Sally and Frank

  • Should Sally sell one or both of her homes?
  • Should Frank sell his home?
  • Who should be the beneficiary on Frank’s 401k?
  • Do they need to redo their wills?
  • What tax implications will they have by getting married?

The Situation

Frank and Sally are entering into their second marriage.  Both of them have children from prior marriages.  Each of them has a net worth over $1 million.  However, most of Sally’s net worth is tied up in real estate: her primary residence and a second home that was inherited from her mother.  Frank has a residence as well, but his 401k account is the bulk of his net worth.  Also, Frank has recently been diagnosed with prostate cancer and is undergoing treatment.  Frank’s health problems prompted them to seek advice on how to structure their affairs before they get married.

 Questions to answer:

  • Should Sally sell one or both of her homes? Should Frank sell his home?
  • Who should be the beneficiary on Frank’s 401k?
  • Do they need to redo their wills?
  • What tax implications will they have by getting married?

Planning:

During the planning discussion Sally indicated her preference was to keep the home she inherited from her mother.  Frank agreed as well because the home is in a very desirable location and can serve as a gathering place for their extended families.  The decision was made to sell Sally’s residence and combine households into Frank’s current home.  The sale of Sally’s home will offer her some liquidity that can be used for her support if something were to happen to Frank.

The 401k beneficiary designation had been setup for his children and it was determined that it was best to leave it that way.  In the event that something were to happen to Frank, his will was redone to make a provision for Sally to remain in Frank’s home for the rest of her life, then it would pass to his children upon her death.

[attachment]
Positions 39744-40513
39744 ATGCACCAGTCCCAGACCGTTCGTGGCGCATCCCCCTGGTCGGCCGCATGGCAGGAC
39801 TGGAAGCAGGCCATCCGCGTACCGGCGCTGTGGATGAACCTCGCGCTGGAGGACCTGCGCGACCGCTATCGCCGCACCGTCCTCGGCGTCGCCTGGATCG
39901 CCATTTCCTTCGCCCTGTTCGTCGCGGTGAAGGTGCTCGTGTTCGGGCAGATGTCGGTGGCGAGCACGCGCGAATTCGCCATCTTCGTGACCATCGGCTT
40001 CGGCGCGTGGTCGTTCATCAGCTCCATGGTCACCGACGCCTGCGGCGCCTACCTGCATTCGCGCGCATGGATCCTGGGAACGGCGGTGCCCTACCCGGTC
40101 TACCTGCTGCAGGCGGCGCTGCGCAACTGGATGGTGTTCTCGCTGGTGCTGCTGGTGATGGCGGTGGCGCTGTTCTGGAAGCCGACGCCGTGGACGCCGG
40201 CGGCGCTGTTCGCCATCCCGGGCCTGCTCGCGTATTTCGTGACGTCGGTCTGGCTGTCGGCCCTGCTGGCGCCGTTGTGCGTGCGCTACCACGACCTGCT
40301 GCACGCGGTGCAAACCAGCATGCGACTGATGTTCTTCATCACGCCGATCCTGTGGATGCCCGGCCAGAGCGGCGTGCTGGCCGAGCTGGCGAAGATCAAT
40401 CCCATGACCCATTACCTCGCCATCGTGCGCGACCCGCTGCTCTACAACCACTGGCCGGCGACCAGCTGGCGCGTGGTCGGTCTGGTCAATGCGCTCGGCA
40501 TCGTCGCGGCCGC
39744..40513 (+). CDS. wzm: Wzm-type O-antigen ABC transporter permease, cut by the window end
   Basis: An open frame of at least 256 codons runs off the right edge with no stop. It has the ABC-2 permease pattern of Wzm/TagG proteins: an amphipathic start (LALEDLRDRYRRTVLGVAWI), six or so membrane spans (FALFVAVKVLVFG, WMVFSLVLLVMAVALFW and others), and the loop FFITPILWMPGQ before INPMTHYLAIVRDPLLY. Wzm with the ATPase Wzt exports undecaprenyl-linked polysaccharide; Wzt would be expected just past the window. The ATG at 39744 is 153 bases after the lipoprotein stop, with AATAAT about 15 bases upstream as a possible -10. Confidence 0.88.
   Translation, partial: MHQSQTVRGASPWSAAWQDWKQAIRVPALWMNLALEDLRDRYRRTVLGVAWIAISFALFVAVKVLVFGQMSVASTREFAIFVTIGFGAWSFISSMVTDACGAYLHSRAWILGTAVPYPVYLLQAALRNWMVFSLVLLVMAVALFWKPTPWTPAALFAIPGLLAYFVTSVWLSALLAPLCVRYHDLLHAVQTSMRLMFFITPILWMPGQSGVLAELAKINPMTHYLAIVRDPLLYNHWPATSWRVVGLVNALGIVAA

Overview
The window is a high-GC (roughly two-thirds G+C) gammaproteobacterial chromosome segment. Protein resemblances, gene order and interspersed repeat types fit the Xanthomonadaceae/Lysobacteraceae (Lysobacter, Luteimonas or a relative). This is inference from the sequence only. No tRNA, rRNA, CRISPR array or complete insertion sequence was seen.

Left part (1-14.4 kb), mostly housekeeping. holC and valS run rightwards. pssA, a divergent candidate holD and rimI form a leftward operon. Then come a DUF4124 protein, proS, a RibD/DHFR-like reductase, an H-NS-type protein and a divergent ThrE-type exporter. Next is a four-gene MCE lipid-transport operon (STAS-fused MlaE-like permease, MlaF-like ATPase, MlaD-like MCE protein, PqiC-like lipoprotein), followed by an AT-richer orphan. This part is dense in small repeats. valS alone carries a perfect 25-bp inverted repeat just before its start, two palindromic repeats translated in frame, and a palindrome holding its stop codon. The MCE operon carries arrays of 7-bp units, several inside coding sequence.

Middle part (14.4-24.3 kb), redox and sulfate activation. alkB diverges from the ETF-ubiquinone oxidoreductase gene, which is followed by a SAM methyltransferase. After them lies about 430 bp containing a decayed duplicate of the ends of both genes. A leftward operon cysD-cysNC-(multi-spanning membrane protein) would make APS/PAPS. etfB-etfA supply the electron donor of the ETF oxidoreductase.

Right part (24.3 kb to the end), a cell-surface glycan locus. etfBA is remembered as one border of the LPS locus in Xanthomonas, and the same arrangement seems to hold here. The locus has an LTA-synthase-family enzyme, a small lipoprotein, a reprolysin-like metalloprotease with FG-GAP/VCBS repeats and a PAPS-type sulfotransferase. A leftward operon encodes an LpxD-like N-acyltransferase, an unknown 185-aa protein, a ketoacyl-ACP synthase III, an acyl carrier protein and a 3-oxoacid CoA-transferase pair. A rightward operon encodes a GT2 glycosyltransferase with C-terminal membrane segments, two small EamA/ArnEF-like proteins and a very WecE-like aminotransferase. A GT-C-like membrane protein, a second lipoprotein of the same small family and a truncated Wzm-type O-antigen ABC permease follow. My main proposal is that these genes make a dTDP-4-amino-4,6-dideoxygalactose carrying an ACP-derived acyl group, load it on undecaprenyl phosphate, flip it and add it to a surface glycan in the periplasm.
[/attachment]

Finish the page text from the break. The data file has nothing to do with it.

From a tax planning standpoint, getting married did not affect Sally’s exclusion for selling her residence.  When her husband died she received a 50% step-up in basis which along with the exclusion, helped wipe out most of her gain.  Also, since Frank was under the age where required distributions from his 401k begin, he had some flexibility with voluntary distributions toward managing their new combined tax bracket.

Ongoing:

Frank and Sally would benefit most from Continuous Service primarily because they want guidance on how financial decisions made jointly would impact their respective estates.  By managing their investments, it is essential that we understand their cash flow situation so that their investment allocations can be adjusted accordingly.  With this type of help, Frank and Sally can focus on being happily married and spending more time enjoying all of their children and grandchildren often.